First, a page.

It was just as I had suspected. When I saw the title of the song in the number one position on the charts, “Bad and Boujee” by Migos, I ventured a stab as to the meaning of the latter word. A quick Internet check informed me that, indeed, it was a shortened form of bourgeoisie.
Aside from the neat word in its title, “Bad and Bourjee” also stands out because of the numerous references to brand names. An article on a program from National Public Radio actually examined that very topic, when reporter Kat Lansdorf appeared on the August 22, 2016 edition of All Things Considered.
Lansdorf concluded that the number one hit by Migos and Lil Uzi Vert mentions 19 brands in all,including Subway and Segway. She then discussed how that fact inspired journalists Kim Bashin and Lance Lambert to examine other chart toppers from the last three years to see how many of them contained brand names, and they uncovered no fewer than 212 references.
While their study centered exclusively on number one songs, here are ten other hits containing an allusion to a brand. These tunes did not reach the top spot, but they are in many cases even more well-known than the number one singles from the list of Lambert and Bashin.
America by Simon and Garfunkel
This highlight from the duo’s Bookends album refers to Mrs. Wagner Pies, which the couple eat while on the bus counting the cars on the New Jersey Turnpike.
Ballad of Alferd Packer by Phil Ochs
The title character served as a mountain guide who, after getting trapped in a snow storm, resorted to cannibalism to survive. Ochs imagines that the guy spends much of his eighteen year sentence dreaming of Duncan Hines.
I Shall Be Free by Bob Dylan
Before the onset of his rock career, Dylan recorded several folk songs in the talking blues style of his idol Woody Guthrie. This one from the Freewheelin’ record jokes that the singer knew the great granddaughter of Mr. Clean.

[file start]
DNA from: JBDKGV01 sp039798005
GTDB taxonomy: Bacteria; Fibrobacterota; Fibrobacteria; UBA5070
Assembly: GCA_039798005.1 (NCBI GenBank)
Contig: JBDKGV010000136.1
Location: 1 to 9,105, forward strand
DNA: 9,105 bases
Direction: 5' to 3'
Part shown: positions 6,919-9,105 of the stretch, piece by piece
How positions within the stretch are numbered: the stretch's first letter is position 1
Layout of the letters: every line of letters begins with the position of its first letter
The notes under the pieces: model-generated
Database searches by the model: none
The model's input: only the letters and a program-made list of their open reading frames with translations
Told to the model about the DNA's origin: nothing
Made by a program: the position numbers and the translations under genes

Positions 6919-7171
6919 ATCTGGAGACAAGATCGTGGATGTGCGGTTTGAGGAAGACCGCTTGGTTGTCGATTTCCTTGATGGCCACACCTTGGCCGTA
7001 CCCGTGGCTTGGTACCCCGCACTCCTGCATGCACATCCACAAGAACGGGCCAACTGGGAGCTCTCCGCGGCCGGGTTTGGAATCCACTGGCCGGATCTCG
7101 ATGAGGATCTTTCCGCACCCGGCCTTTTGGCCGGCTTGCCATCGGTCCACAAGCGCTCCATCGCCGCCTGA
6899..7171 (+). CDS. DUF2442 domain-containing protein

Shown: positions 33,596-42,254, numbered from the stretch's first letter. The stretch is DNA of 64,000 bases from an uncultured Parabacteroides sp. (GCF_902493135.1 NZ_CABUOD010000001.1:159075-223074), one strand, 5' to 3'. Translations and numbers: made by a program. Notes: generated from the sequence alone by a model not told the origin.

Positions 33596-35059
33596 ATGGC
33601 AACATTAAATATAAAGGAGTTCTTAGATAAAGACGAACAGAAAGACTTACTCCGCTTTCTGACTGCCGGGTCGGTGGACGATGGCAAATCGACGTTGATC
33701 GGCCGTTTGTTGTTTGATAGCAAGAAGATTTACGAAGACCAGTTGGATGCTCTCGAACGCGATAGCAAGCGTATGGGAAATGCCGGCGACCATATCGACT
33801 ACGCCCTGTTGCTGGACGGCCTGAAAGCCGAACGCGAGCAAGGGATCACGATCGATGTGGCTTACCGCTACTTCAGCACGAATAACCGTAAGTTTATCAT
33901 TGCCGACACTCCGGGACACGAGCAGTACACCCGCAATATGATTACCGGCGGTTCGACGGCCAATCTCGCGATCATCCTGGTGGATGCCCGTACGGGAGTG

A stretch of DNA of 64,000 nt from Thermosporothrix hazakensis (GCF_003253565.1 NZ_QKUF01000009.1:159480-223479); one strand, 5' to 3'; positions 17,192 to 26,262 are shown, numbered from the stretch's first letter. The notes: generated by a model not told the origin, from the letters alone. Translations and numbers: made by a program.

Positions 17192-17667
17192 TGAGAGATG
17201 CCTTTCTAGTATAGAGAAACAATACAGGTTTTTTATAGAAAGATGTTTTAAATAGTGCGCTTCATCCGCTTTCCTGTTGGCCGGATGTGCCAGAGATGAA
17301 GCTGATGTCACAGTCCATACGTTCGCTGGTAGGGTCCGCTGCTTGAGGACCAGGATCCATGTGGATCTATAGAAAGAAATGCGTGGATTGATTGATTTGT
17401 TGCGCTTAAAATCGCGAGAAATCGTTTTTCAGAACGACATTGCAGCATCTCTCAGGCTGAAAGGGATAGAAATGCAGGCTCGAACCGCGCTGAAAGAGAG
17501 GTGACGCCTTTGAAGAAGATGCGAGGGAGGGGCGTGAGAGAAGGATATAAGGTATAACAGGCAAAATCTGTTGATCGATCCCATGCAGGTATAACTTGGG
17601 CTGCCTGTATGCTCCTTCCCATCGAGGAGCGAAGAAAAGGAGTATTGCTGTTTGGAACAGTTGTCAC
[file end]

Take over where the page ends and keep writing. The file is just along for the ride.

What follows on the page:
Now I’m a Farmer by the Who
Pete Townshend satirizes the government interference in the farm industry on this track from Odds and Sods, wondering if with incentives someone would grow a large enough crop to make enough corn flakes to last New York until 1993 (or twenty years from the date of the song).
Rapper’s Delight by the Sugar Hill Gang
The first rap song to gain airplay on mainstream radio stations, this catchy tune features verses by Wonder Mike, Hank and Master Gee. Mike is the one who seeks relief from Kaopectate after a miserable meal at a friend’s house.
Therapy by Loudon Wainwright
This title track has the folk singer parodying the benefits of counseling sessions, offering a big box of Kleenex for the one hour appointment.
Planet of Weeds by Fountain of Wayne
Chris Collingwood dreams of a far away place where everyone lies around in peace, watching movies and munching on Doritos.
Big Shot by Billy Joel
The Piano Man drills a materialistic ex in this hit from 52nd Street, sarcastically admitting that “They were all impressed with your Halston Dress.”
Driver Education by Indigo Girls
This delicious track from Poseidon and the Bitter Bug mentions a delicious product as well, the classic Reese’s Peanut Butter Cup.
Freeze Frame by Godley and Crème
This duo started out with 10cc before breaking through on their own with the smash video for “Cry,” and later this title track that uses Thermos as a metaphor for love.